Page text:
Wouldn't you like to go through hard times with this perspective? In the midst of very difficult circumstances, wouldn't you like to eat at God's table, instead of hiding under the table of fear and frustration? Only God can take care of us like this. What a faithful shepherd! What an amazing host!
B. Plenty for the Days to Come (23:6a)
But look at where David goes in the first part of verse 6. He not only wants to stress that God gives us His plenty, His abundance, for today, but also for the days to come. David writes:
Surely goodness and mercy shall follow me all the days of my life...
In light of what God had done for Him, David speaks confidently here of what God will do for Him. David knows the way God takes care of him, and because God is faithful, and not fickle, that kind of care will continue.
I like what sheep rancher turned pastor, Phillip Keller wrote about this verse:
"Not only is this a bold statement, but it is somewhat of a boast, an exclamation of implicit confidence in the One who controls his career and destiny. How many Christians actually feel this way about Christ? How many of us are truly [convinced] that no matter what occurs in our lives we are being followed by goodness and mercy? Of course it is very simple to speak this way when things are going well...But what about when one's body breaks down? ...What is my reaction when my job folds up and there is no money to meet the bills? ...What do I say when suddenly, without good grounds, friends prove false and turn against me? These are the sort of times that test a person's confidence in the care of Christ....When my little world is falling apart and the dream castles of my ambitions and hopes crumble into ruins can I honestly declare, "Surely—yes—surely goodness and mercy shall follow me all the days of my life"?"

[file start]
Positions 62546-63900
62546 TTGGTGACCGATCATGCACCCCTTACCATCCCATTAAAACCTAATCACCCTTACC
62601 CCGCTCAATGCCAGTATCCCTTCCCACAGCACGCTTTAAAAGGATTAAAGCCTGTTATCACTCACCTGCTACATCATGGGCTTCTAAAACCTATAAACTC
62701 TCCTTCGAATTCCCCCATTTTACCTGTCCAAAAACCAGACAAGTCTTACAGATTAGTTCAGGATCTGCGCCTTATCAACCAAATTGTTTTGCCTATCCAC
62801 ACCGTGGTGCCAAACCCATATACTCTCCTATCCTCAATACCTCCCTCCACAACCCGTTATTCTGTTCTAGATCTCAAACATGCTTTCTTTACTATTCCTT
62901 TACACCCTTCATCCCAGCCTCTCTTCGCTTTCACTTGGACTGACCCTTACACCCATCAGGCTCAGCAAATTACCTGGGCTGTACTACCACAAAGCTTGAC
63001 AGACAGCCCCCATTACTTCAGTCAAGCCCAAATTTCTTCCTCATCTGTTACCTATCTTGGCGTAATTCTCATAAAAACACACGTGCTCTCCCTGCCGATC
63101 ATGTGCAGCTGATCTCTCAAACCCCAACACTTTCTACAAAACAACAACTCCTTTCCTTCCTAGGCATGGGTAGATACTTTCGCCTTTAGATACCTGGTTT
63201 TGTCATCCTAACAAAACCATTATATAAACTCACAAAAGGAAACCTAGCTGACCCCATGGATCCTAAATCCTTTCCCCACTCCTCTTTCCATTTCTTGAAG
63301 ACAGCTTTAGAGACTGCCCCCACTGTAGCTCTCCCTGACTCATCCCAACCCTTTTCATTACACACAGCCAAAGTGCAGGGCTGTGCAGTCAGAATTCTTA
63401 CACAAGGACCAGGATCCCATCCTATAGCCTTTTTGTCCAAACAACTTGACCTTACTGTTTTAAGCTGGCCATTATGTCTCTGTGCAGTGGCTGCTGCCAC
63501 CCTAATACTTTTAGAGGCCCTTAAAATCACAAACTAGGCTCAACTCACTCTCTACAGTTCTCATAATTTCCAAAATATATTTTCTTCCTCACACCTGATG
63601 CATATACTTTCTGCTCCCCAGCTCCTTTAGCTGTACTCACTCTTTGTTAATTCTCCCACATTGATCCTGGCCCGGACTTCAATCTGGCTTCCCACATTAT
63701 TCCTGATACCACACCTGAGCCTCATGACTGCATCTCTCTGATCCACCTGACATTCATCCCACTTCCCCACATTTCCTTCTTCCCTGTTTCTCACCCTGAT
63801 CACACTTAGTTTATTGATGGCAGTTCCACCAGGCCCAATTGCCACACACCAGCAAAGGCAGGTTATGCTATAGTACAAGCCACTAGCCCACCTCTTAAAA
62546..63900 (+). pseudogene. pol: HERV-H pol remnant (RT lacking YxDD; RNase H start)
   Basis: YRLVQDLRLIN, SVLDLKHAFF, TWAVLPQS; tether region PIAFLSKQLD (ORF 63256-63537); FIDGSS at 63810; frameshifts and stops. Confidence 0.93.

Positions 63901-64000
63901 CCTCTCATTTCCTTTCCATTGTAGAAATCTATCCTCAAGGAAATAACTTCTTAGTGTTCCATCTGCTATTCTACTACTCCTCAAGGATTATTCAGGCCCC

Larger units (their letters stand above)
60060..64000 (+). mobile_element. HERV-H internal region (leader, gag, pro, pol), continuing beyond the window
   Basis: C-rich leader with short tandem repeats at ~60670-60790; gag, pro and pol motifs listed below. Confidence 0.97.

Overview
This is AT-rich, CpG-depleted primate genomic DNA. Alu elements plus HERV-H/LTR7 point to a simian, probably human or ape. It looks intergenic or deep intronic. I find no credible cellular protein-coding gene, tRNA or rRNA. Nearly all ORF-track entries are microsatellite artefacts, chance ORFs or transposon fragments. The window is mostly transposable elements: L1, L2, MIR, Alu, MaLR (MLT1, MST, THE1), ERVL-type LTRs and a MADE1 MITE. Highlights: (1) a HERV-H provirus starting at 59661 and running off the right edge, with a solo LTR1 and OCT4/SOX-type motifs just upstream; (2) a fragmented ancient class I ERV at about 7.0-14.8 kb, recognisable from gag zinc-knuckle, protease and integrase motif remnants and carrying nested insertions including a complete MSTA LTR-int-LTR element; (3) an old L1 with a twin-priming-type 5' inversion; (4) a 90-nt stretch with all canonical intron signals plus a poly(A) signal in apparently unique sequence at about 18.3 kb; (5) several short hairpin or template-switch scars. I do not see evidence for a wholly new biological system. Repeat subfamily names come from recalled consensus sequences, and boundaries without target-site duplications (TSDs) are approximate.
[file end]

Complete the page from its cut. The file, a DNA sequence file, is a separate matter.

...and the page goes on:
The Hebrew word that David uses here, translated as "follow", is a word that is often translated as "pursue". David himself used this word when he questioned Saul in I Samuel 26:18, "Why does my lord pursue after his servant? For what have I done? What evil is on my hands?"
David knew what it felt like to be pursued by evil men; to be pursued by wickedness and wrath. But I have no doubt that David endured that kind of persecution by reminding himself that "goodness and mercy", that God's "goodness and mercy" would also pursue him all the days of his life. Do you have that same confidence?
C. Plenty for Ever and Ever (23:6b)